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Originally published Sunday, January 1, 2012 at 10:37 PM

Redistricting panel OKs new political maps

With less than two hours to spare, members of the Washington State Redistricting Commission signed off on plans Sunday night that will reshape legislative and congressional maps for the next decade.

The Associated Press

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SEATTLE —

With less than two hours to spare, members of the Washington State Redistricting Commission signed off on plans Sunday night that will reshape legislative and congressional maps for the next decade.

The panel, which faced an 11:59 p.m. New Year's Day deadline, transmitted the new boundaries to the Legislature shortly after 10 p.m. Lawmakers will still have an opportunity to make minor modifications. Commission members met in Olympia throughout the weekend to debate and deliberate how the state's new political boundaries will look.

The commission had announced a broad agreement Wednesday on the most-watched aspect of their work - borders for congressional districts. Because of population gains, Washington was awarded a new, 10th congressional district following the latest federal census.

But the commission was vexed by details of certain state legislative districts, particularly in Yakima and Spokane.

If the panel made up of two Republicans and two Democrats had failed to reach an agreement, the state Supreme Court would've taken control of the process. The final votes Sunday night were unanimous.

Many states leave redistricting to the state Legislature, but in 1983 Washington voters created the current system with a bipartisan panel, hoping to avoid partisan squabbles and politicking that can occur in statehouses. However Washington's way of creating new districts is not without its own critics, including at least one of the panel members.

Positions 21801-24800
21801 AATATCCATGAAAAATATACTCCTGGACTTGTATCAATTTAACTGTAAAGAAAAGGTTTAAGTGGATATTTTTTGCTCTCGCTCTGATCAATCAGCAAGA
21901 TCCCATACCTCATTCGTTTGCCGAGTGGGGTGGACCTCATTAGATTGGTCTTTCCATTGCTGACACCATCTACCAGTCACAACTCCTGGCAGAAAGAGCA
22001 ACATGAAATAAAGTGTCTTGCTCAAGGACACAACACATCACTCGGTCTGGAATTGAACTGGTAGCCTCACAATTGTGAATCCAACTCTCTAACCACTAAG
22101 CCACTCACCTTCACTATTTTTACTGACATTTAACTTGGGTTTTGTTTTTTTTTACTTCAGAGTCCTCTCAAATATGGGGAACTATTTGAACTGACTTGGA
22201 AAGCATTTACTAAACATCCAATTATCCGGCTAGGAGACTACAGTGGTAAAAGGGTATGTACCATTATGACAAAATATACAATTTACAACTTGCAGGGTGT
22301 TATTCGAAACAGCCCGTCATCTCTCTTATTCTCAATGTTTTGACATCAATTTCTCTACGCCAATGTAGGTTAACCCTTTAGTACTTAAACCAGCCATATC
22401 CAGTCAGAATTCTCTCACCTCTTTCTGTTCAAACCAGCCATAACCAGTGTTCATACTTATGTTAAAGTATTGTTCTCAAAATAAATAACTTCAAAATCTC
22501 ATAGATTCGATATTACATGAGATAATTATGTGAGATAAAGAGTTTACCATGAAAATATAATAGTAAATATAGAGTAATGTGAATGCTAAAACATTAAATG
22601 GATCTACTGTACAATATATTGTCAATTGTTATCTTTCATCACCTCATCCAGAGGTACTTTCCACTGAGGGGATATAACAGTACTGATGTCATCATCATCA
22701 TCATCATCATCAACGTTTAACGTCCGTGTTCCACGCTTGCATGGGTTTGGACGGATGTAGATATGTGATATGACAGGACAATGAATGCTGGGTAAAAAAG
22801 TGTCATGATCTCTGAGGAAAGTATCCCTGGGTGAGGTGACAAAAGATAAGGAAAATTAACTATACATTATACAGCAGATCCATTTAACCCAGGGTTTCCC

Commissioner Tom Huff, a Republican, said he was frustrated by the redistricting process, saying it was too long and that it was disappointing the panel stretched its work until just before the deadline.

"I think it needs a little tweaking, I think it needs a little fixing," Huff said.

Democratic member Tim Ceis said he was "very proud" of the final map.

"This is a very interesting process," Ceis said. "Perhaps the timeline could be shortened. You always end up working right up to the deadline....I think it's a good thing we only do this every 10 years."

The congressional plan has significant changes for western Washington.

The new, 10th District is centered in the Democratic stronghold of Olympia. The 9th District, currently represented by Rep. Adam Smith, will become the state's first majority-minority district because it is slightly less than 50 percent white. It covers areas south and east of Seattle, including Federal Way, Renton and Bellevue.

The 1st District, now held by Democratic Rep. Jay Inslee, who is running for governor, will stretch east of the Interstate 5 corridor, from Medina to rural King County. Republican Rep. Dave Reichert's District will shift further east and include communities thought to be bolster Republicans' chances of holding on to that seat.

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